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Comparing objects using ==operator.

 
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Hi guys!
I was reading about equals() in Complete Reference and i got doubt in this sentence.
"The equals( ) method compares the characters inside a String object. The == operator compares two object references to see whether they refer to the same instance."
I understood equals() but din't get == operator. I tried this program, please explain.

str2==str is false. why? how declaring str2 is different from str3.
if I change str1="he", only (str3==str) is true. why?


Output


 
lowercase baba
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This topic has been discussed many, many times here.

In a nutshell, your variables hold (more or less) the address in memory of the object, not the object itself. But to complicate the matter, Strings are treated different than other objects (you may want to search for "string pool").

when you do this:

the string "Hello" is created in the String pool, and the variable str is set to point to that. Then you get to

Java says "well, that "Hello" string is already in the string pool, so I'll have this new variable point to that same spot."
Then we get to this:

EVERY time you use the 'new' operator, you create a new object in memory, in a new memory location. In this case, we now create a brand new String object, give it the value of "Hello", and put its memory location in str2.

So, effectively, str and str1 are like pieces of paper both of which have "123 main street" written on them. If you go to that address, whether you read it off paper slip 1 or paper slip 2, you end up at the same spot, and see the same house.

However, when you said "new String(str)", you said "build a new house somewhere that looks exactly like the one you find at str". so str2 may have an address of "789 elm street". The two houses are identical in every way, but they are two distinct houses.


equals says "do the houses found at these addresses look exactly the same". == says "do the paper slips have the same address written on them".
 
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Because when you create Strings using str1="Hello" the JVM is clever enough to spot that that exact same string has already been created and as String objects are immutable it can safely assign the same String object to str and str1. But when you use the String constructor to create a String ie str2=new String(str) you are saying you want a new object with the exact same contents as str.

So str and str1 reference the same object whereas str2 references a different object but with the same value as str. Therefore, they will all be equal to each other when using the equals() method as this checks the contents but when using == which checks if the object are the same only str and str1 will be considered equal.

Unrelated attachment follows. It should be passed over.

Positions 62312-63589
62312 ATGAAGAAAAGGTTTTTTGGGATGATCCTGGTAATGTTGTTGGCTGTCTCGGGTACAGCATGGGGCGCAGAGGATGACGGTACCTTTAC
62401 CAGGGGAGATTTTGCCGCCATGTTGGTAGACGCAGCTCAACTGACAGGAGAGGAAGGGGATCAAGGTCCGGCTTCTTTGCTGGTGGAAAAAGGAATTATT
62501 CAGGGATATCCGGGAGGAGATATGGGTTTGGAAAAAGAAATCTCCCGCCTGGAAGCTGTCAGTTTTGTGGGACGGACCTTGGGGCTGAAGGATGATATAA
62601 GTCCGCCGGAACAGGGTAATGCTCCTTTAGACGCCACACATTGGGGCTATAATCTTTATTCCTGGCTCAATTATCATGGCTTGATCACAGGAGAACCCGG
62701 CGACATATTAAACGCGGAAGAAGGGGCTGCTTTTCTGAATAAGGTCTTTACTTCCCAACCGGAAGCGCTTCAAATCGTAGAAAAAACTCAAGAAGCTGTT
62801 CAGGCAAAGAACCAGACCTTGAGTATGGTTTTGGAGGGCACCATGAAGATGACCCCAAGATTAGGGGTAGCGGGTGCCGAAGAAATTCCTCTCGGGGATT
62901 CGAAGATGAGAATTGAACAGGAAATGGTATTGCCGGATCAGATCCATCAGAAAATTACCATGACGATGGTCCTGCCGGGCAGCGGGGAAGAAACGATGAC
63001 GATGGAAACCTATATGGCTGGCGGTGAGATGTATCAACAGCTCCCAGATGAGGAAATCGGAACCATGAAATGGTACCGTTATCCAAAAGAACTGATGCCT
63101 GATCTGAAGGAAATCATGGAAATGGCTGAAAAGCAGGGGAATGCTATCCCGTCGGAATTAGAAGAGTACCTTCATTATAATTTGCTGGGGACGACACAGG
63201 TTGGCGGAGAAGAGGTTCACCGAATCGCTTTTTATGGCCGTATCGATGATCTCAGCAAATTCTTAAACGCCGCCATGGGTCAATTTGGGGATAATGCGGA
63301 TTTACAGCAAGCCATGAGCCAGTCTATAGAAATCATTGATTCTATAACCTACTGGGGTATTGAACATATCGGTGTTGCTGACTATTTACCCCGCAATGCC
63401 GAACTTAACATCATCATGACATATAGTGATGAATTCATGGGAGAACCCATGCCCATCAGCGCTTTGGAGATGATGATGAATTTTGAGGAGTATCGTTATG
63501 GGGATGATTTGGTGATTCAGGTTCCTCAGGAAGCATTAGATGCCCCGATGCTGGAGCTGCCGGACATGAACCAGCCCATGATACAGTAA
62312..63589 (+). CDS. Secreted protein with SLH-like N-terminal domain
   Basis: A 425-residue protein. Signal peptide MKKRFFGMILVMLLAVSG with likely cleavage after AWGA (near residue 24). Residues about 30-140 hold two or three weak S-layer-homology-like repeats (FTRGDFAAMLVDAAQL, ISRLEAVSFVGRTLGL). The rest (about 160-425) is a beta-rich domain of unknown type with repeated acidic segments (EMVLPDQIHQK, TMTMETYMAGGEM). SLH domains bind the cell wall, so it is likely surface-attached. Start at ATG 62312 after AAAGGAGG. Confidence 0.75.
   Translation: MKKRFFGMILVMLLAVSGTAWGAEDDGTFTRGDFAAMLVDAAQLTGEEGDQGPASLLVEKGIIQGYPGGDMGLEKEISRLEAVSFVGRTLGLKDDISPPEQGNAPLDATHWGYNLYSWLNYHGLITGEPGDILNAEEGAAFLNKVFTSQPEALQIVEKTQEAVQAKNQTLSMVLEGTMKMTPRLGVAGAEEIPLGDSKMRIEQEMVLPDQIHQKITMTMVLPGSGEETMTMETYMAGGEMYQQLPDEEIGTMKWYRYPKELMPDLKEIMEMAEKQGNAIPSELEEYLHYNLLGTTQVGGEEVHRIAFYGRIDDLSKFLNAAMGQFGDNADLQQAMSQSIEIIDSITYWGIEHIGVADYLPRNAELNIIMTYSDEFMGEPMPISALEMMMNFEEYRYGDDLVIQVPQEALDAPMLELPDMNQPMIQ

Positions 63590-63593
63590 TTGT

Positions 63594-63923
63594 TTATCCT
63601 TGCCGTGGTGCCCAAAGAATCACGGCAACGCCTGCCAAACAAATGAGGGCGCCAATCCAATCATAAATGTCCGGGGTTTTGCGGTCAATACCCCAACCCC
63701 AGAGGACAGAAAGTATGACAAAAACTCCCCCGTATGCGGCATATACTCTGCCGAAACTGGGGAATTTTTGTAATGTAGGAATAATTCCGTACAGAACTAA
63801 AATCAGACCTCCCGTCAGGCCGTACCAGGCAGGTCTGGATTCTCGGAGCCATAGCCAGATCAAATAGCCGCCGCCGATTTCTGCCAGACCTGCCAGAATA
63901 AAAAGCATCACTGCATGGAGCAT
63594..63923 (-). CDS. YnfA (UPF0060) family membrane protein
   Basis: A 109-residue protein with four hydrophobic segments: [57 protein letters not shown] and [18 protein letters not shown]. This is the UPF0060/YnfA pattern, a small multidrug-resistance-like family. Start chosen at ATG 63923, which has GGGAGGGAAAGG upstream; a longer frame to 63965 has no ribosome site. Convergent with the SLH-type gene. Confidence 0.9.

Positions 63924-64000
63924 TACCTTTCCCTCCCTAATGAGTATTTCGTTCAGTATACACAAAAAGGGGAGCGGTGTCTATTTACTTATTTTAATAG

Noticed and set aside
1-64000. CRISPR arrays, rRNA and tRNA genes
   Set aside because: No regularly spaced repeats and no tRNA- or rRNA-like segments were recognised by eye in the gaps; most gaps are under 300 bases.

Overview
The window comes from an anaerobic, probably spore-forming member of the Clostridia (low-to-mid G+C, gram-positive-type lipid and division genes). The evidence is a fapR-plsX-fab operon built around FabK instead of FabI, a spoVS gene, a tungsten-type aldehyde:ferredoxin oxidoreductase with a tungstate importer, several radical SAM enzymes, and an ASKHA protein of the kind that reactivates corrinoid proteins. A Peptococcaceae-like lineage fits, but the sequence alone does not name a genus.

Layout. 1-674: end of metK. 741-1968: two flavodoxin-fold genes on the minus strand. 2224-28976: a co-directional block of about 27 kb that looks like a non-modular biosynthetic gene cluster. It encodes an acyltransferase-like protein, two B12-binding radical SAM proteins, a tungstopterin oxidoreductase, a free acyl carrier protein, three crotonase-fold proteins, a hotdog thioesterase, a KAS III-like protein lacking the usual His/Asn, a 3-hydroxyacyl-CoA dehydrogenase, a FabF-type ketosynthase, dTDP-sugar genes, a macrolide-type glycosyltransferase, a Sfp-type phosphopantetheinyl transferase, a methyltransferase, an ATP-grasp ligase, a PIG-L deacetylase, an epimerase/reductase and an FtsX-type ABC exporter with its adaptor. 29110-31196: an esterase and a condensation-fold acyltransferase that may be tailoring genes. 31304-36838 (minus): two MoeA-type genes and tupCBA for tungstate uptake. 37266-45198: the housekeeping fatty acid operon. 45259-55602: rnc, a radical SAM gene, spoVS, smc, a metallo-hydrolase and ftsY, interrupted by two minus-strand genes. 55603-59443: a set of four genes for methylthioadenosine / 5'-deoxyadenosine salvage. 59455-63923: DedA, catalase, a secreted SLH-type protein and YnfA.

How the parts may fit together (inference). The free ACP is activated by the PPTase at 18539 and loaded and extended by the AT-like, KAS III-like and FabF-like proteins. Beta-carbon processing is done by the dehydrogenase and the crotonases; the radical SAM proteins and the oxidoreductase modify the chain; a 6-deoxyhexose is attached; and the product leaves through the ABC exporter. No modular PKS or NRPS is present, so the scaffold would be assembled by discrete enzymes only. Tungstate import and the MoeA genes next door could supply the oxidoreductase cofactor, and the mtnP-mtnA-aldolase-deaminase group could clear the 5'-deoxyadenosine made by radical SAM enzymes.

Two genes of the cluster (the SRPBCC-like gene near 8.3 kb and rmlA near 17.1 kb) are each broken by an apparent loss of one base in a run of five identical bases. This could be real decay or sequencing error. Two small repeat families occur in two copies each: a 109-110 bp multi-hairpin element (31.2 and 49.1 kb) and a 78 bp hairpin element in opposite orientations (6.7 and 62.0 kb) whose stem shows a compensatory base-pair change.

Edit: Doh!! too late
 
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In addition to what Fred already explained there's a nice little how-to page on when you should avoid the equality operator (AvoidTheEqualityOperator).
 
Greenhorn
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I've never heard of a String Pool before, but after a small search I've found a good explanation here.
 
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It all comes down to this: The == operator compares references, not objects' contents. So if == evaluates to true, then both references point to the same object, or both are null. If these are the semantics you want (which is usually NOT the case), use ==. If you want to compare the states (contents) of 2 objects, you must use the equals() method, not the == operator.

If == sometimes gives true when you didn't think it would, then it's because you were assuming that two references didn't point to the same object, when in fact they did. The main case where that pops up is the String constant pool, but there are also the caches for various wrapper classes, and the JVM or even Java methods that you're calling are free to reuse the same object in some cases where you might think they wouldn't. When you see an unexpected true for ==, it's not that == functionality has changed.
 
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>>>equals says "do the houses found at these addresses look exactly the same". == says "do the paper slips have the same address written on them".


Above is most simplest and clear explanation I ever read on this confusing topic. Thank you.
 
midhuna peru
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Got it guys. Thanks
 
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